Japanese barteners tend to have a very good foundation of classic cocktails like the Martini. Photo: The Star/Michael Cheang

Japanese bartenders tend to have a very good foundation of classic cocktails like the Martini. Photo: The Star/Michael Cheang

Bar High Five has consistently been named one of the world’s best bars. How do you feel about that?

All those awards, I don’t really care about them. I’m not working for awards. I’m working for the customers.

Don’t get me wrong, it’s good that these awards exist, because it is good motivation for the bartending industry in other countries.

But in Japan, we have a mature cocktail culture, and we don’t need all these awards. It brings business, yes, but usually tourists who just want to check out one of the world’s 50 best bars.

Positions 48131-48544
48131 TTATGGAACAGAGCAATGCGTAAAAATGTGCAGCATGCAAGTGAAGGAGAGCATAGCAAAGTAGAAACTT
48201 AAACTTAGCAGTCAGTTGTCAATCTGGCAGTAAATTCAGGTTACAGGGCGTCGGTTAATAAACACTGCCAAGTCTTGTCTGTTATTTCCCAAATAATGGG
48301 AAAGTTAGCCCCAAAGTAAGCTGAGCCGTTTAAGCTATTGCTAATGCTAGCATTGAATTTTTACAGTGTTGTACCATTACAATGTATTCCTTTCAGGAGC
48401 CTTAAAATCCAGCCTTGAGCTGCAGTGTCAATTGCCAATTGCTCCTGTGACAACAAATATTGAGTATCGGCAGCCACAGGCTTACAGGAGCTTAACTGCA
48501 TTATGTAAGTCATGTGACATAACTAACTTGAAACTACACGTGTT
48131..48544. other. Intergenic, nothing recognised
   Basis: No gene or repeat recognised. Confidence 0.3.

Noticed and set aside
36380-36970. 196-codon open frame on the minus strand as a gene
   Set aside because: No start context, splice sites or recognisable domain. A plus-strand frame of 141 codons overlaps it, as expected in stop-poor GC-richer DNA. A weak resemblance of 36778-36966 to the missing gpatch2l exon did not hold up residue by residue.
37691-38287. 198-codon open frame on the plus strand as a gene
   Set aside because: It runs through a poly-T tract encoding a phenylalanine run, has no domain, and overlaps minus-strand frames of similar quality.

I don’t like the kind of customer who just comes to my bar because he wants to post about it on social media, and doesn’t really enjoy my bar. For me, 90 minutes is the minimum time you need to spend in my bar to have the full experience.

Ninety minutes? Why so specific?

If you want to want to enjoy the whole experience, the drinks on the side, making conversation, then you need 90 minutes at least. It doesn’t matter how many drinks you order – you could have one drink and spend 90 minutes there, I don’t care. But if it’s just one drink and 15 minutes, then you only see part of our hospitality.

Bars in Japan are usually very quiet, enjoyable, calming and relaxing. In my bar, you are not allowed to stand, and I don’t take a party that is bigger than four. My bar is very small, and usually big groups don’t really appreciate the drinks, talking to each other and getting too loud.

So making sure the customer has a good experience is more important than making money?